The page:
Australian viewers will be able to log-on to Disney’s streaming platform, Disney+ just seven days after it goes live in the US, the movie giant has today announced.
Viewers will be able to access Disney+ from 19 November 2019 in Australia and New Zealand, after the platform goes live in the USA, Canada and The Netherlands on 12 November.
Disney expects it to be rolled out to most major markets within the next two years.
How much will Disney+ cost?
Long-considered the biggest threat to Netflix due to Disney’s sheer volume of content, Disney+ will also undercut Netflix’s monthly subscription fees.
The cheapest Netflix subscription is AU$9.99 a month for its basic plan which gives standard viewing quality but can only be used on one device at a time, and reaches AU$17.99 for its premium service, which features ultra-high definition video quality, and the ability for users to have up to four streams going on at the same time.
Disney+ will charge viewers in Australia AU$8.99 a month or AU$89.99 a year.
Viewers in the US will receive the service for US$6.99 a month, which works out to be slightly more expensive than what Australians will pay, at approximately AU$10.31.
How can I watch Disney+?
Disney fans will be able to subscribe to the platform directly or through in-app purchases on most platforms and devices.
Disney has inked deals with Apple, allowing viewers to tune in on iPhones, iPads, iPods and Apple TV – which has Disney+ fully integrated into the app.
Those with Google devices will be able to check out the shows via their Android TV devices, Google Chromecast and Chromecast built-in devices, and their Android Phones.
Xbox One also supports the platform as does Sony’s PlayStation 4 and all Android-based Sony TVs.
Roku streaming players and Roku TV models also support the platform, although Roku does not sell directly to Australia.
In the US, viewers can also subscribe to a package of ESPN, Hulu and Disney+ content for US$12.99, sparking questions about whether Disney would consider a partnership with Australia’s Stan, which already hosts a large amount of Disney and Marvel content.
However, this has not been confirmed by Disney.
What will Disney+ offer?
“Disney+ will offer fans of all ages a new way to experience the unparalleled content from the company’s iconic entertainment brands, including Disney, Pixar, Marvel, Star Wars National Geographic,” the major movie company said in a statement on Monday morning, LA time.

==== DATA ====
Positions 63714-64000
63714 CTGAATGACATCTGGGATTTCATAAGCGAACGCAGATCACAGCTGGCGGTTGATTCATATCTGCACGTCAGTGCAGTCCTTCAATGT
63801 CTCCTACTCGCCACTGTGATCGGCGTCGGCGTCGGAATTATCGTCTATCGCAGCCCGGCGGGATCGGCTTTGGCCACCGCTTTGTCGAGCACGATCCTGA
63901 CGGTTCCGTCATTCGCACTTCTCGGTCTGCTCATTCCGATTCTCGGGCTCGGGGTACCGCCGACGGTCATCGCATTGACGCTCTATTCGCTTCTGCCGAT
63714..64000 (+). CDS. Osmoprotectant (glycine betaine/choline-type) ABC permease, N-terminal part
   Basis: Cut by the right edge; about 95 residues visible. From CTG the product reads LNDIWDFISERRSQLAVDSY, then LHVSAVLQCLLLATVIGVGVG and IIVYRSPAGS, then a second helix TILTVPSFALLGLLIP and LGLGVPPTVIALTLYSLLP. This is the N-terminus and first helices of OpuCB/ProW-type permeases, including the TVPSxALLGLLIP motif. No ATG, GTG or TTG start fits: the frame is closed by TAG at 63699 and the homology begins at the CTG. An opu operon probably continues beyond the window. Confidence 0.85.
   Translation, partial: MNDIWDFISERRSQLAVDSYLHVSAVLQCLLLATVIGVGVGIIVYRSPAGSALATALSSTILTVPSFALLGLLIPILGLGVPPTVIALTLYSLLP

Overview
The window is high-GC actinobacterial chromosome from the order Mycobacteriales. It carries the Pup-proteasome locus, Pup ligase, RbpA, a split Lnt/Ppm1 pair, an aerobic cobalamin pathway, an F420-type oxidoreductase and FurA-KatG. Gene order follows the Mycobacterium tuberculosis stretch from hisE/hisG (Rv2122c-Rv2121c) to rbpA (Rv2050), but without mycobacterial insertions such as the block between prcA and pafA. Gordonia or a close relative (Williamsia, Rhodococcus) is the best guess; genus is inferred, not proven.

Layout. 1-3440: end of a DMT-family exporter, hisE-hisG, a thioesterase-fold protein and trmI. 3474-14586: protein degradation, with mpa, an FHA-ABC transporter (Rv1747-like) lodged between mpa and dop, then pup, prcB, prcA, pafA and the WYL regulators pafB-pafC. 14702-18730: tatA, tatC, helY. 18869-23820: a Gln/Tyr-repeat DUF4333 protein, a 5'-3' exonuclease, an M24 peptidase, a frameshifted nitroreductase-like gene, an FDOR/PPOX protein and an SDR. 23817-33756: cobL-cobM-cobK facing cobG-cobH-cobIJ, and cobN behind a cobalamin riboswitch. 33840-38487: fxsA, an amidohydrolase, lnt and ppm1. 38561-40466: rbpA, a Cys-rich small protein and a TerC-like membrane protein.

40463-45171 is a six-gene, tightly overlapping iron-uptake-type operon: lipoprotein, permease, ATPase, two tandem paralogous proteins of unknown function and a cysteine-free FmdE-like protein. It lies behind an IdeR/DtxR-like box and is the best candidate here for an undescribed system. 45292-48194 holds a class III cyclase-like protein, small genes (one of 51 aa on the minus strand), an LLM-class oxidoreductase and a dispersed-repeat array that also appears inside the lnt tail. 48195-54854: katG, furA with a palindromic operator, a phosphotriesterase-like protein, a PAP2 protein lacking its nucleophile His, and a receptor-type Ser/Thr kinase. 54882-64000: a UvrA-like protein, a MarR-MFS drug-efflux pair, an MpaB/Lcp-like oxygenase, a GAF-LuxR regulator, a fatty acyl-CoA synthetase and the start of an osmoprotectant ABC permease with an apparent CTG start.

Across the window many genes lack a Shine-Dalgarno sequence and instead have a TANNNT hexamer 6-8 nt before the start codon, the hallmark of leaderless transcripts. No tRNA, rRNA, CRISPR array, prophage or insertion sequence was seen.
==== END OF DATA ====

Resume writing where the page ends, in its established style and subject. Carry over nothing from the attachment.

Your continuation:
The movie giant has also acquired some major 21st Century Fox assets, including The Simpsons.
As Disney announced in April this year, the platform will share some features like rows of recommended content and new additions, but will also divide content up by which motion picture house made it – including Pixar, Marvel and Lucasfilm.
In terms of actual content, Disney will naturally have access to its massive stable, that of Marvel, Pixar, Lucasfilm and National Geographic.
And it’s investing heavily in platform specific projects, with CEO Bob Iger saying the platform is the company’s biggest priority currently.
Disney+ will have two original live-action Star Wars series, a Monsters, Inc. series and a High School Musical series.
Marvel also recently announced at Comic Con that it would send The Falcon and the Winter Soldier, WandaVision, Loki, What If? and Hawkeye to Disney+ as series.
Captain Marvel and The Simpsons will also be available on Disney+, along with the live-action Lady and the Tramp.
I want to be the first to get Disney+
Keen viewers can follow all Disney+ Australia announcements at these Facebook and Instagram accounts.
Disney is expected to share more details of the streaming platform at its massive D23 conference in Anaheim this week. Yahoo Finance will be bringing you all the news from the conference.
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